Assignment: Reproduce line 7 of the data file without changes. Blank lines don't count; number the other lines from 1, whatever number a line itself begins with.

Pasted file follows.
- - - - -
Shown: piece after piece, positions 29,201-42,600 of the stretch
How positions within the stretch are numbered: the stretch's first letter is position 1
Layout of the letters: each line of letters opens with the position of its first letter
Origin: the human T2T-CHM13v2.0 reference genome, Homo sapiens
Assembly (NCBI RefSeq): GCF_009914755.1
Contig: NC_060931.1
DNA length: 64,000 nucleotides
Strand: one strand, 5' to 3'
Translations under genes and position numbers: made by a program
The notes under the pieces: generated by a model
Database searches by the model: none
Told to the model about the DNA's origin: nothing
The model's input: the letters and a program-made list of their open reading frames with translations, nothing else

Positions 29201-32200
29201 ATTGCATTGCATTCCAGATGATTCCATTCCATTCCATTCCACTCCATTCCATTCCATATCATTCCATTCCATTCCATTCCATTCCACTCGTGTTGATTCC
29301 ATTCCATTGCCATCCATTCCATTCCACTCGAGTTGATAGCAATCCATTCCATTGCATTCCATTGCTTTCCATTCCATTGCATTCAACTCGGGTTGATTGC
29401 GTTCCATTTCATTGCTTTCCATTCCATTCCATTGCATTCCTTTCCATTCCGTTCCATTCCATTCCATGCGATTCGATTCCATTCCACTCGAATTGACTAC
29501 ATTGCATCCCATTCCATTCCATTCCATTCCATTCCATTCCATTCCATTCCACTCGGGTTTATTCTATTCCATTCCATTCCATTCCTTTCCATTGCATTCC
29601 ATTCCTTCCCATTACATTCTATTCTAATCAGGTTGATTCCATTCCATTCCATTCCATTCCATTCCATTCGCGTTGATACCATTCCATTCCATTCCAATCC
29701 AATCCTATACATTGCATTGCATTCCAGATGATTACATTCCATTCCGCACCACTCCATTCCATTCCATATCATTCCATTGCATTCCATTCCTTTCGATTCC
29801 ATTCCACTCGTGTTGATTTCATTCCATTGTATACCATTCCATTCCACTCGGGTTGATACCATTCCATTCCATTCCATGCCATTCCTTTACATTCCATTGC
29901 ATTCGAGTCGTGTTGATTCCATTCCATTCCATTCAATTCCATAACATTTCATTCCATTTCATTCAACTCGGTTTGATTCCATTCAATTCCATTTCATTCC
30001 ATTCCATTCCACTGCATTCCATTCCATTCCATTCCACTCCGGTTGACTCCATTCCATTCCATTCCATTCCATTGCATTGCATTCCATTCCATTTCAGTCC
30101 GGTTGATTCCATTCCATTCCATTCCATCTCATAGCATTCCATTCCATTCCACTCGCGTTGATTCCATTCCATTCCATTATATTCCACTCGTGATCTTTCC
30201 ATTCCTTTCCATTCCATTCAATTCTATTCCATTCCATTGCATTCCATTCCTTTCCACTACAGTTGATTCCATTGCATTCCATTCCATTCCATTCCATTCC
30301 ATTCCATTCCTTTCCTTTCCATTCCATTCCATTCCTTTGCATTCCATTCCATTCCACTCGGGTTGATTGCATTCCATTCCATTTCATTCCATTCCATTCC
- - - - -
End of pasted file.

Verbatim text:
DNA length: 64,000 nucleotides